There is a spectrum of productivity when it comes to programming languages. I don’t really care to argue how much more productive dynamic languages are… but for those who buy that premise and want to learn a hyper-productive language, Clojure is a good choice. And for someone who has a Java background, the choice Clojure becomes the best one. Here’s why:
- Knowing Java – obviously useful: class-paths, class loaders, constructors, methods, static methods, standard libraries, jar files, etc. etc.
- Understanding of the JVM – heap, garbage collection, perm-gen space, debugging, profiling, performance tuning, etc.
- The Java library ecosystem – what logging framework to use? what web-server? database drivers? And on and on….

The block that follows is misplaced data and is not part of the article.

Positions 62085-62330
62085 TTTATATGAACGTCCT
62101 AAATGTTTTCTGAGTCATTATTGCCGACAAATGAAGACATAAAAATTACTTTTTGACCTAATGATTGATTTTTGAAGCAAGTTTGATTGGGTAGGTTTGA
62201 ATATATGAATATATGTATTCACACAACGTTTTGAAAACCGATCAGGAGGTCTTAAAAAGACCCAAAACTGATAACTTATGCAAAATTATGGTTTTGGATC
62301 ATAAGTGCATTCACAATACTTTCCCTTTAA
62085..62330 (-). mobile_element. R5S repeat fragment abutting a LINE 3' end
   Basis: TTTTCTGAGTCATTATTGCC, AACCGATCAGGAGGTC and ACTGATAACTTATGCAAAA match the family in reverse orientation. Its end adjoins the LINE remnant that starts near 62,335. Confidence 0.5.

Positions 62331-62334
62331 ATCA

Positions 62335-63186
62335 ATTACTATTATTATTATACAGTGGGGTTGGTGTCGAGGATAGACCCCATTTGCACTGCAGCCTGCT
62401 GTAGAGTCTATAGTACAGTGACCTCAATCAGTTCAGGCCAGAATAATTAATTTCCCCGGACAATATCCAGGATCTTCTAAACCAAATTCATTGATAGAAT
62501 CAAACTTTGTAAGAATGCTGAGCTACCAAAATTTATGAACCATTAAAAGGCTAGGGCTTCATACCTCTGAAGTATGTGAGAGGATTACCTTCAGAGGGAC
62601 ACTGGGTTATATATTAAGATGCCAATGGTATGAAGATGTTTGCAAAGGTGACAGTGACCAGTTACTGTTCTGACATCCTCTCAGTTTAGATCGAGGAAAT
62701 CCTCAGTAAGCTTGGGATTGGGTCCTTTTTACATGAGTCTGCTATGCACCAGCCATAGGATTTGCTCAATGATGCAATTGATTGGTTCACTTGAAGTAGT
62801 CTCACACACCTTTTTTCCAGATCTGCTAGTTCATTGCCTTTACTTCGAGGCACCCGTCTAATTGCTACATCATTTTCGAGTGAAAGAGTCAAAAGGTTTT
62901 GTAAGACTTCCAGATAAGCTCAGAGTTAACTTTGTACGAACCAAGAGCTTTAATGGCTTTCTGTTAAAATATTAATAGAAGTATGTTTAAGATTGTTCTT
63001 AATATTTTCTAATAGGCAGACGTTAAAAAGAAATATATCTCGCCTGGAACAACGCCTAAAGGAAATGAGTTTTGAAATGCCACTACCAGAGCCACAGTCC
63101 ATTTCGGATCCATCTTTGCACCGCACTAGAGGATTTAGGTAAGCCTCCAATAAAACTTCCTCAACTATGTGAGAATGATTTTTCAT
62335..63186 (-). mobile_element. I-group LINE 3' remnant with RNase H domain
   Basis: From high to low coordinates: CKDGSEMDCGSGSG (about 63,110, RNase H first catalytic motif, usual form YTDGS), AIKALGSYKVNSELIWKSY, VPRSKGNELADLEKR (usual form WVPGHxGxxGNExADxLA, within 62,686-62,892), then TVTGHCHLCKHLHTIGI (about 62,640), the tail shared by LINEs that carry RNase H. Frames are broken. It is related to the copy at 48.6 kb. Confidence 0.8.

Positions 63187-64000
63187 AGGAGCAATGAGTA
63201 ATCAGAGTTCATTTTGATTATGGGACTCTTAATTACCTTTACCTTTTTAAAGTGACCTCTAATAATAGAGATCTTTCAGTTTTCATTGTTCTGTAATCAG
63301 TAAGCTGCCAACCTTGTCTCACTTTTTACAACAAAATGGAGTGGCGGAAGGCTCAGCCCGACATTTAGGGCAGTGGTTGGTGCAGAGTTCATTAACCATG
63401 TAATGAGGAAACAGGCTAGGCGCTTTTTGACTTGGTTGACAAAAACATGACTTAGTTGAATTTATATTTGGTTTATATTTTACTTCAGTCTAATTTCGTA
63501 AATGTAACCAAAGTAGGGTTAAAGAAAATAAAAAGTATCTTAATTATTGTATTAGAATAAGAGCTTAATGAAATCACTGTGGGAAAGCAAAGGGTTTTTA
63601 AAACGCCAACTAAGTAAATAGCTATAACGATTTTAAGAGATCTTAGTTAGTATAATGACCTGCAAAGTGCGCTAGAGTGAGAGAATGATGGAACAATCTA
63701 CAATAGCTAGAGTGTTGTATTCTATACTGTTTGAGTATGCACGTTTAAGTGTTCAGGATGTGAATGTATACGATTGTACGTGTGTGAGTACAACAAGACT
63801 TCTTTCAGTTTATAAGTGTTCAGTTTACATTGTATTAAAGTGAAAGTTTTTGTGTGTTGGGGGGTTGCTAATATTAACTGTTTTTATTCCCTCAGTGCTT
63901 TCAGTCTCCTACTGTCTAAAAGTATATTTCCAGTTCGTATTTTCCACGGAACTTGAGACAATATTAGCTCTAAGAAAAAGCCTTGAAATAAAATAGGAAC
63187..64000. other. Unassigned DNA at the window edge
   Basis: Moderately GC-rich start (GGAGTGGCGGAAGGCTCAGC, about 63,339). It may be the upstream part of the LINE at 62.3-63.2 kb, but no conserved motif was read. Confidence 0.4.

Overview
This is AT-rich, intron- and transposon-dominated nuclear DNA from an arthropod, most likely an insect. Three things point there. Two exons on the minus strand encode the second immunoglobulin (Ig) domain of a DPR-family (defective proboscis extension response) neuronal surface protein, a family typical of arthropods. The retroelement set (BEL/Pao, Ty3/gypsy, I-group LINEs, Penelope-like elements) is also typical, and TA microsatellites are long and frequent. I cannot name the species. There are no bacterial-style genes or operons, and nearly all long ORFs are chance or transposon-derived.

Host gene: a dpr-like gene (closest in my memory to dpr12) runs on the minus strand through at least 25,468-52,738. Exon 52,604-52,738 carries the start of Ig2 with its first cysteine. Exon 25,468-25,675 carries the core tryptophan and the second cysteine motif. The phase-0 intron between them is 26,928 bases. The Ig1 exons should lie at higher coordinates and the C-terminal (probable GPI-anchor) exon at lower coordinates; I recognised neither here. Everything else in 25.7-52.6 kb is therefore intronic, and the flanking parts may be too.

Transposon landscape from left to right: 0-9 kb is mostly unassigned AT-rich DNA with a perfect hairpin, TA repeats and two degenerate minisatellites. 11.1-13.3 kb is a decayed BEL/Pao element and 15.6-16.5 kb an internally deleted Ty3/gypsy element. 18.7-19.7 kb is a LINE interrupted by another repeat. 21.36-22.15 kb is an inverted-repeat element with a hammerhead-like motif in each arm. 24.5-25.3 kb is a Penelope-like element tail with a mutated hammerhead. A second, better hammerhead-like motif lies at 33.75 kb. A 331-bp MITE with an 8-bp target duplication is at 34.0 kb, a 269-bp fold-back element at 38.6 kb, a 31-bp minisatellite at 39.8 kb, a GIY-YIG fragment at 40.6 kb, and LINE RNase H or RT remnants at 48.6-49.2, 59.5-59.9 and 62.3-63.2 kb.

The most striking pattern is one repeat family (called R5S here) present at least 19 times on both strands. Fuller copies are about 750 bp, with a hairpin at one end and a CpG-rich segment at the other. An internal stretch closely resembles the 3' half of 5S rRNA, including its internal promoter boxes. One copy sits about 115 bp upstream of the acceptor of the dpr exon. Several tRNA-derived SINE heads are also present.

- The Maven situation – sometimes you have to know what’s going on underneath lein
- Understanding of how to structure large code-bases – Clojure codebases also grow
- OO Analysis and Design – similar to figuring out what functions go where
I’m sure there’s a lot more here, and I’ll elaborate on a few of these in future blog posts.
I’ve not used Java itself in a fairly long time (we’re using Clojure for Zolodeck). Even so, I’m getting a bit tired of some folks looking down on Java devs, when I’ve seen so many Clojure programmers struggle from not understanding the Java landscape.
So, hey Java Devs! Given that there are so many good reasons to learn Clojure – it’s a modern LISP with a full macro system, it’s a functional programming language, it has concurrency semantics, it sits on the JVM and has access to all those libraries, it makes a lot of sense for you to look at it. And if you’re already looking at something more dynamic than Java itself (say Groovy, or JRuby, or something similar), why not just take that extra step to something truly amazing? Especially when you have such an incredible advantage (your knowledge of the Java ecosystem) on your side already?